However, as Arché leaves Jules, Jules presses his hand. Arché will then ask to speak to the superior of the hospital. She is Jules’s aunt. At first, she cannot find as suitable a composure as she wishes, but she listens to Arché carefully, weighing every word and will allow him to see Jules.
We are in 1760, three years before the Treaty of Paris 1763. Everything depends on what Jules calls un coup de dé (p. 338), a throw of the dice. But Arché says that, whatever the outcome of the war, he plans to return to Canada and live near his friends.
– Dans l’un ou l’autre cas, dit de Locheill, je ne puis, avec honneur, me retirer de l’armée tant que la guerre durera ; mais advenant la paix, je me propose de vendre les débris de mon patrimoine d’Écosse, d’acheter des terres en Amérique et de m’y fixer. Mes plus chères affections sont ici ; j’aime le Canada, j’aime les mœurs douces et honnêtes de vos bons habitants ; et, après une vie paisible, mais laborieuse, je reposerai du moins ma tête sur le même sol que toi, mon frère Jules. [“In either case,” said Lochiel, “as long as the war lasts I can not honorably resign my commission. But when peace comes, I propose to sell the poor remnant of my Highland estate and come and establish myself on this side of the water. My deepest affections are here. I love Canada, I love the simple and upright manners of your good habitants; and after a quiet but busy life, I would rest my head beneath the same sod with you, my brother.”] Cameron of Lochiel (XIII: 212-213)
That is also Jules’s wish, but he has military obligations. Once he has fulfilled his obligations, he will return to Canada.
In Aubert de Gaspé’s novel, Monsieur de Saint-Luc survives to tell about the unfortunate event. Those who escaped death were helped by Amerindians:
Nous nous traînâmes ainsi, ou plutôt je les traînai pour ainsi dire à la remorque (car le courage, ni même les forces ne me faillirent jamais), jusqu’au 4 de décembre, que nous rencontrâmes deux sauvages. Peindre la joie, l’extase de mes compagnons, qui attendaient à chaque instant la mort pour mettre fin à leurs souffrances atroces, serait au-dessus de toute description. Ces aborigènes ne me reconnurent pas d’abord en me voyant avec ma longue barbe, et changé comme j’étais après tant de souffrances. J’avais rendu précédemment de grands services à leur nation ; et vous savez que ces enfants de la nature ne manquent jamais à la reconnaissance. Ils m’accueillirent avec les démonstrations de la joie la plus vive : nous étions tous sauvés. J’appris alors que nous étions sur l’île du Cap Breton, a trente lieues de Louisbourg. Les Anciens Canadiens(XV: p, 355)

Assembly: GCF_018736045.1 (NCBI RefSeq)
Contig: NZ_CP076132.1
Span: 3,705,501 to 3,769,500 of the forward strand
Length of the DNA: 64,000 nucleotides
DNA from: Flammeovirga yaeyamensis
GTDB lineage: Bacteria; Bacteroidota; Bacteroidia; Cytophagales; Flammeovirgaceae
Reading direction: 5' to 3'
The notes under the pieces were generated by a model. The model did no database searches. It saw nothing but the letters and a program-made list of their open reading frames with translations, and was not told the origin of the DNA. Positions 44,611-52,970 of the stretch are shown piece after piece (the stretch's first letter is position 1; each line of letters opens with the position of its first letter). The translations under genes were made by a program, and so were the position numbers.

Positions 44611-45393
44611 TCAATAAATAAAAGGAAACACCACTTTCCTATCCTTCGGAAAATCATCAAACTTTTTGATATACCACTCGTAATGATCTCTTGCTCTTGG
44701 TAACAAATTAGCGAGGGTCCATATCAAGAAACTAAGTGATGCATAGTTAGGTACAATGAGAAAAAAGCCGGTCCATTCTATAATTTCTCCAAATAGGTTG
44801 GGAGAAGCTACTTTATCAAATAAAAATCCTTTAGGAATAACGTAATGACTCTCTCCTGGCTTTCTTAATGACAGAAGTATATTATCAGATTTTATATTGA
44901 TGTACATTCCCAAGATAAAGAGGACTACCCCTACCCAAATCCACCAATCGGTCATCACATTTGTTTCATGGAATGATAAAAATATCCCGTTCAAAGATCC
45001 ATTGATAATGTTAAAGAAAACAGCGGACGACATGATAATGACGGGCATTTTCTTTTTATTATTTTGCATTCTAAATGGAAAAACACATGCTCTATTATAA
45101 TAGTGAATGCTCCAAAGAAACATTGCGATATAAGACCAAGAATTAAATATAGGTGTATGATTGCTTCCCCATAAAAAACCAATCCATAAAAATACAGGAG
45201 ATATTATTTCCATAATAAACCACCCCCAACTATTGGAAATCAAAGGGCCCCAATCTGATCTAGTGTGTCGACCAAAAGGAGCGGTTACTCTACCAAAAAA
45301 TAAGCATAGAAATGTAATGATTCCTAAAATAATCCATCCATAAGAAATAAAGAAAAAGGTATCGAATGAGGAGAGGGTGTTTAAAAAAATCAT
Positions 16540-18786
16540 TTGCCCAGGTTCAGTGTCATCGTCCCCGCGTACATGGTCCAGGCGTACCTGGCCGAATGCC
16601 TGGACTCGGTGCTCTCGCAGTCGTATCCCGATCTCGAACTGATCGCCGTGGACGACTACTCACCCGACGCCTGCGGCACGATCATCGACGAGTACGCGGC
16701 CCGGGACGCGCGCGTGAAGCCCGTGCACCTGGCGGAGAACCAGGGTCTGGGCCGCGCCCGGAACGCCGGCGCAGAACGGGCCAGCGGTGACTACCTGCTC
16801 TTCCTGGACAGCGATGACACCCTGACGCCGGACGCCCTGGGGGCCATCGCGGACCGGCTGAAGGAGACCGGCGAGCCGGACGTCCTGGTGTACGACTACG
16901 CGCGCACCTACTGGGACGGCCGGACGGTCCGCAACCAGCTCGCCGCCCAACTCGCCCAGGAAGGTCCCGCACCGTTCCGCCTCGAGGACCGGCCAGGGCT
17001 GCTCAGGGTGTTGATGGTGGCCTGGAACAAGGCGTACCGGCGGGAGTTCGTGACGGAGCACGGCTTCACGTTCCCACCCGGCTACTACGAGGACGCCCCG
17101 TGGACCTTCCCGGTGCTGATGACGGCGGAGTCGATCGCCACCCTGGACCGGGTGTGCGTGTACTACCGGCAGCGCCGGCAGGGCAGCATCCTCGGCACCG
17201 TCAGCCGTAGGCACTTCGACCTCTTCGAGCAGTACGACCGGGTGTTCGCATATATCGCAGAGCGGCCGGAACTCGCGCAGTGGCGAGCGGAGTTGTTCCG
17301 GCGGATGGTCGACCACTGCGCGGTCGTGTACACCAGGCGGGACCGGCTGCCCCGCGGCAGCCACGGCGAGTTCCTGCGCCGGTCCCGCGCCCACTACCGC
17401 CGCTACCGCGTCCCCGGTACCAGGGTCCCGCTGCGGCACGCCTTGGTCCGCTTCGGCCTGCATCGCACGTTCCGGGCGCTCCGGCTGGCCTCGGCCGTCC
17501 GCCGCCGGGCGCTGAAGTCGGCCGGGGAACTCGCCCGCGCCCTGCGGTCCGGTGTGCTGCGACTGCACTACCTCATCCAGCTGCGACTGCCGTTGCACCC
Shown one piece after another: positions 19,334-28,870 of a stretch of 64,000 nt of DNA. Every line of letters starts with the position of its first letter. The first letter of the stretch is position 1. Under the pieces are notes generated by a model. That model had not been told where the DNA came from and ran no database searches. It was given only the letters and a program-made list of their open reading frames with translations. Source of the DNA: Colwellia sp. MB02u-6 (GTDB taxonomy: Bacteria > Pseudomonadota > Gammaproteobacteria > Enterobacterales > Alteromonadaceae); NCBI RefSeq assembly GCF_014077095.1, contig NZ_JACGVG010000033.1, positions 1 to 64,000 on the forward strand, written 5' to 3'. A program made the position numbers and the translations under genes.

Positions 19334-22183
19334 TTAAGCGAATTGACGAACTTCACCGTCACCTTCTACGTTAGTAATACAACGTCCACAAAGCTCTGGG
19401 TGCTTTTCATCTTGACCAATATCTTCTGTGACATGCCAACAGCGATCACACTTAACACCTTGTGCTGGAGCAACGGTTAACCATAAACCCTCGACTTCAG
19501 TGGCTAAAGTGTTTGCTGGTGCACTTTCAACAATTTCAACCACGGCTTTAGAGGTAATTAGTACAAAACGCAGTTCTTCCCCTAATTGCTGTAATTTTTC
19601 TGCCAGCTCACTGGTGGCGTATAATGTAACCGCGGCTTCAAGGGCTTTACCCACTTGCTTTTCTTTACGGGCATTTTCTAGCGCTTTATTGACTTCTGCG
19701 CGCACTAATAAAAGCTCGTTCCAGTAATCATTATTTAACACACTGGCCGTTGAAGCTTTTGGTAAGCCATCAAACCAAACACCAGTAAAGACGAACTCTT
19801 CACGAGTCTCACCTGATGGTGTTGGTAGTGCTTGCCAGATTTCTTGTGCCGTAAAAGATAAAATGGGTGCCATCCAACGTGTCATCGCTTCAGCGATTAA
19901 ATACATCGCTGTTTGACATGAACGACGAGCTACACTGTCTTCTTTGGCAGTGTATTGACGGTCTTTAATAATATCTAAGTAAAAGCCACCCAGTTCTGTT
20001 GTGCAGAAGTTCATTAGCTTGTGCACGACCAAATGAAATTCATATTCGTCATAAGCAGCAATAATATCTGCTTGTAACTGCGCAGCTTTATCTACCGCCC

[“Thus we dragged ourselves on, or rather I dragged them in tow, for neither courage nor strength once failed me till at length, on the 4th of December, we met two Indians. Imagine if you can the delirious joy of my companions, who for the last few days had been looking forward to death itself as a welcome release from their sufferings! These Indians did not recognize me at first, so much was I changed by what I had gone through, and by the long beard which had covered my face. Once I did their tribe a great service; and you know that these natives never forget a benefit. They welcomed me with delight. We were saved. Then I learned that we were on the island of Cape Breton, about thirty leagues from Louisbourg.”Thus we dragged ourselves on, or rather I dragged them in tow, for neither courage nor strength once failed me till at length, on the 4th of December, we met two Indians. Imagine if you can the delirious joy of my companions, who for the last few days had been looking forward to death itself as a welcome release from their sufferings! These Indians did not recognize me at first, so much was I changed by what I had gone through, and by the long beard which had covered my face. Once I did their tribe a great service; and you know that these natives never forget a benefit. They welcomed me with delight. We were saved. Then I learned that we were on the island of Cape Breton, about thirty leagues from Louisbourg.] Cameron of Lochiel (XIV: 221-222)
A little later, Monsieur de Saint-Luc tells le capitaine d’Haberville, that his family owes a postponement in their returning to France to Cameron de Lochiel, which sounds fictional. James Murray, however, was very good to the people of a defeated New France to the point considering settling in Quebec. (See James Murray, The Dictionary of Canadian Biography). There are descendants of seigneurs in Quebec and Canada. Louis-Joseph Papineau was a seigneur.
If one juxtaposes the Battle of Jumonville Glen and the fall of the New France, the gap is dizzying. But “brothers” who fought on opposite sides, are brought together. All bodes well for the future. Aubert de Gaspé has brought to his a redeeming symmetry. Nouvelle-France falls but it consigned to memory of its people, and it is reborn.
Dear readers, I had to rearrange my post on the Battle of Jumonville Glen. I added quotations I could no longer find when I finished writing on the Jumonville Skirmish, and I deleted repetitions. I did not rewrite my post.
After the action, Washington retreated to Fort Necessity, where Canadien forces from Fort Duquesnecompelled his surrender. The terms of Washington’s surrender included a statement (written in French, a language Washington did not read) admitting that Jumonville was assassinated. This document and others were used by the French and Canadiens to level accusations that Washington had ordered Jumonville’s slaying.
The Battle of Jumonville Glen, Wikipedia
We will never know whether Washington admitted Jumonville was assassinated. Coulon the Villiers, Coulon de Jumonville’s half brother may have written the confession.
There is information that may never be disclosed. Monceau, the man who escaped, did not see the assassination. So, we do not have a witness. Monceau ran to newly-built Fort Duquesne. However, I found quotations I could no longer locate when fatigue “hit.” I have now retrieved the information I required.